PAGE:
There are serious issues here that go beyond constitutional reform, that do not break with the old bureaucratic socialism, and that require a radical debate now. The mine field of constitutional reform exploded in the electoral terrain and could not go forward. Even its constitutional legality was severely questioned, in spite of the attempts by the Constitutional Office to correct the mistake. The vertical style of political action paid a high price for the poor treatment of disagreements. Decisions are not imposed, they must be deliberated.

There is no democratic revolutionary leadership without deliberative democracy, without internal democracy in the Bolivarian camp. I will not repeat the errors already mentioned in the text: Why is the mine field of constitutional reform exploding? Chávez will persist in the error if he thinks that “we lacked three million votes” and that “these people did not vote against us, they abstained.” They abstained because essential forms and contents of the reform project, without any change, did not succeed in being proposed based on counter-hegemonic democratic practices. Do not underestimate the people, neither their intuition nor their capacity for political, intellectual and moral autonomy.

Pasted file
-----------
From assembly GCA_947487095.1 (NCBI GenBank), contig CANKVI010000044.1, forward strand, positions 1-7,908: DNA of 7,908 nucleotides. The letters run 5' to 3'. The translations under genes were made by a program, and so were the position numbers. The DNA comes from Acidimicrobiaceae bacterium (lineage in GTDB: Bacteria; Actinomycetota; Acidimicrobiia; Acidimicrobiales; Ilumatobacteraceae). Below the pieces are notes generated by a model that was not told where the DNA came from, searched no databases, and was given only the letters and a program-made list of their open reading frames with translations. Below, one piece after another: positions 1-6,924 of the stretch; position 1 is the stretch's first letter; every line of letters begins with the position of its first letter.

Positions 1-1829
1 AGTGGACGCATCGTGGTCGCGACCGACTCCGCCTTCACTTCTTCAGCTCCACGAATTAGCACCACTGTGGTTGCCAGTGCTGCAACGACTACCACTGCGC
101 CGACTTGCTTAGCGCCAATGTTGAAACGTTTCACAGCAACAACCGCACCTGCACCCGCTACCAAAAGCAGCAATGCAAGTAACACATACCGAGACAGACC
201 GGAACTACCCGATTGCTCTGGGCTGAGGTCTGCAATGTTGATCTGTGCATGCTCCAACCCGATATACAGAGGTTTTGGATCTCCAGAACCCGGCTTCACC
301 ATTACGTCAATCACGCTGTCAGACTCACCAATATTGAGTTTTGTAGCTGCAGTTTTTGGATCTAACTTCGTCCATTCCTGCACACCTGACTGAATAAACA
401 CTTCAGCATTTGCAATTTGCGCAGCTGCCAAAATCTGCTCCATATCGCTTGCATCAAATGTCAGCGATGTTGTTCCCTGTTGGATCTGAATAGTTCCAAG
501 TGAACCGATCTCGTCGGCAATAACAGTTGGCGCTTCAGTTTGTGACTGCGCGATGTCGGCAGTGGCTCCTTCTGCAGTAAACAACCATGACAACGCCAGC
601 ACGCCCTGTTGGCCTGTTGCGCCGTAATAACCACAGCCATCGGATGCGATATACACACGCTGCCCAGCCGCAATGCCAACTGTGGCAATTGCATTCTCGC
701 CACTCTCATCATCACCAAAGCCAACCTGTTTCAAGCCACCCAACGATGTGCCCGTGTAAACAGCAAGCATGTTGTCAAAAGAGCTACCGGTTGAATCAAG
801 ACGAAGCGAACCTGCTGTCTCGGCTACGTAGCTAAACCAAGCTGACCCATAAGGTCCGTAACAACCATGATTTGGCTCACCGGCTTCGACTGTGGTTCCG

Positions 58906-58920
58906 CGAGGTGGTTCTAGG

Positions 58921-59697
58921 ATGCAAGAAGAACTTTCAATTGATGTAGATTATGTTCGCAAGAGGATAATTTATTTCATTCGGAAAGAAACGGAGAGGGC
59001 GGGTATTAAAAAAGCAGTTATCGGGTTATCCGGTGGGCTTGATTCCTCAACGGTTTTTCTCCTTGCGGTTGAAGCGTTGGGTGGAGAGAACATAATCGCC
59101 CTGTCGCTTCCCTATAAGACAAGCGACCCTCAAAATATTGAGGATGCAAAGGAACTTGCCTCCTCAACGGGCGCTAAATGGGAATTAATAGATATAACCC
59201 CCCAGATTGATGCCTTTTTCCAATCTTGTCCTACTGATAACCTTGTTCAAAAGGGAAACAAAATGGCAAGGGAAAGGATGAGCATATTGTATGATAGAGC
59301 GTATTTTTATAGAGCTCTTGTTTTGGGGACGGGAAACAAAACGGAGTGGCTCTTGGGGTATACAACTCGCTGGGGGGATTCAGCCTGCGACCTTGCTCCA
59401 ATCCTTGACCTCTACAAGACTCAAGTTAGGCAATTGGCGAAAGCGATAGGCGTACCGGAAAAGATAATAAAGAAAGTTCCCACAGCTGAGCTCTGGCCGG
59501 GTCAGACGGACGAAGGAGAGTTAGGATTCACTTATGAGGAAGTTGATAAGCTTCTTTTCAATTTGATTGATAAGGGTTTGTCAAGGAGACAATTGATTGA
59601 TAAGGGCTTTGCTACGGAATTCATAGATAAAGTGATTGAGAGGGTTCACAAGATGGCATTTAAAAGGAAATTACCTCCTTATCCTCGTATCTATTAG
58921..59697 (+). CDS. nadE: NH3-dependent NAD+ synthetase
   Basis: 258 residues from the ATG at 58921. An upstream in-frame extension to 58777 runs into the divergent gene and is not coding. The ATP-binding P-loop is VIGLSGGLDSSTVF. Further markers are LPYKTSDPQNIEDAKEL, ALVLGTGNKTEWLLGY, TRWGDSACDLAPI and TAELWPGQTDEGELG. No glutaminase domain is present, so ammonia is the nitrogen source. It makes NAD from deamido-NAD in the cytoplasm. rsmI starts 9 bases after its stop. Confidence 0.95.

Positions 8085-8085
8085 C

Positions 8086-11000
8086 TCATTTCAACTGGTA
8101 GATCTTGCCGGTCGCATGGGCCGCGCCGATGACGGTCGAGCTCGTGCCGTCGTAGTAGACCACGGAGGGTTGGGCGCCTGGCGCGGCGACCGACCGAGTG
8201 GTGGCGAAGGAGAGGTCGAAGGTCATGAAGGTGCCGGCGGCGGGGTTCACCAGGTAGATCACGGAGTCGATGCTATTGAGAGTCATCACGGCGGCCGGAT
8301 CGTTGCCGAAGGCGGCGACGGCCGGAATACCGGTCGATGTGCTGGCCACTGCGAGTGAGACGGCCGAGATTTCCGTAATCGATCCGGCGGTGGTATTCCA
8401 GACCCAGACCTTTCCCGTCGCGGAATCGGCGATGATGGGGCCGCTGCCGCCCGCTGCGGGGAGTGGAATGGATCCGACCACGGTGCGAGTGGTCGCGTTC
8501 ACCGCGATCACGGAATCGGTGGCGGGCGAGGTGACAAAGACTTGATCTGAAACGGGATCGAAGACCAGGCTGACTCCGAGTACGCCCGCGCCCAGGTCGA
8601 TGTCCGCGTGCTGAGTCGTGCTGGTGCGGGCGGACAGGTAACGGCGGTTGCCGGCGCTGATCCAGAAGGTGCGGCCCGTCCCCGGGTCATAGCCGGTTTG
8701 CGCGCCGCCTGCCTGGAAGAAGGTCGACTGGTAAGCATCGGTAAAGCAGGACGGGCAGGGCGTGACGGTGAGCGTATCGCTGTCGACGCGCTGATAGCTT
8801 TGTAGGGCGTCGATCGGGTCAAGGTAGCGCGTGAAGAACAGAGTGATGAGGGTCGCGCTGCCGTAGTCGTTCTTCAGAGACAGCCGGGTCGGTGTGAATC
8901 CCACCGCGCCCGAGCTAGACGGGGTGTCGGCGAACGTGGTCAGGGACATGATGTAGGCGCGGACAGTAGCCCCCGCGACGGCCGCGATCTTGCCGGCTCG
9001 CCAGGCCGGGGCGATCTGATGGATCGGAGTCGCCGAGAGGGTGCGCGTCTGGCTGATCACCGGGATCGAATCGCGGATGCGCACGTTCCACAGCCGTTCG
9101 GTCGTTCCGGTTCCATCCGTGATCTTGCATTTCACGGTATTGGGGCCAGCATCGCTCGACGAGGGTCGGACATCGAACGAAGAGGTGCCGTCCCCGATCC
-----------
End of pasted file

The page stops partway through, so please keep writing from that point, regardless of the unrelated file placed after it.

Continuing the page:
It is necessary to continue fighting for socialism, but one has to know how to distinguish between authoritarian hegemony and democratic counter-hegemony. Unity in diversity is the road to a viable pluralistic and libertarian socialism. Any socialism which eliminates democratic pluralism, in a real or imaginary way, does not past the test of popular sovereignty.

It is necessary to achieve not only the greatest possible social inclusion but also political inclusion, not only social equality but also political equality. It is necessary to bury the Jacobin imaginary of revolutions led from above, of vanguardism and cults of personality.

It is a time for profound reflection within the revolutionary leadershiop. Time to end the pragmatism of the native right wing and the Stalinism of the native ultra-left wing. Time to get rid of bureaucratism and corruption. Time to end populist Caesarism. Time to renovate socialist critical thinking. It’s even time to ask forgiveness and to demonstrate humility for the mistreatment that has been handed out.

The time has come to find a way out of a dilemma which isn’t electoral: whether socialism is really built democratically, led from below, from the people’s power organized in its diversity and multiplicity, or built with the right and with those who adopt populism without profound changes. Here we have four great defeated elements: the bureaucratic apparatus, the native right with its Casesarist myth, Stalinism and its authoritarian attitudes, and the Ego-Politik that Chávez has been living, we hope temporarily.

It is a question of constructing social by way of the democratic majorities. Nothing more and nothing less. For that to happen, it is necessary to deepen the discourse — to deepen and to renovate socialist, democratic and revolutionary practices, from below, with the goal of building organically a power which is the people’s own, democratic and revolutionary.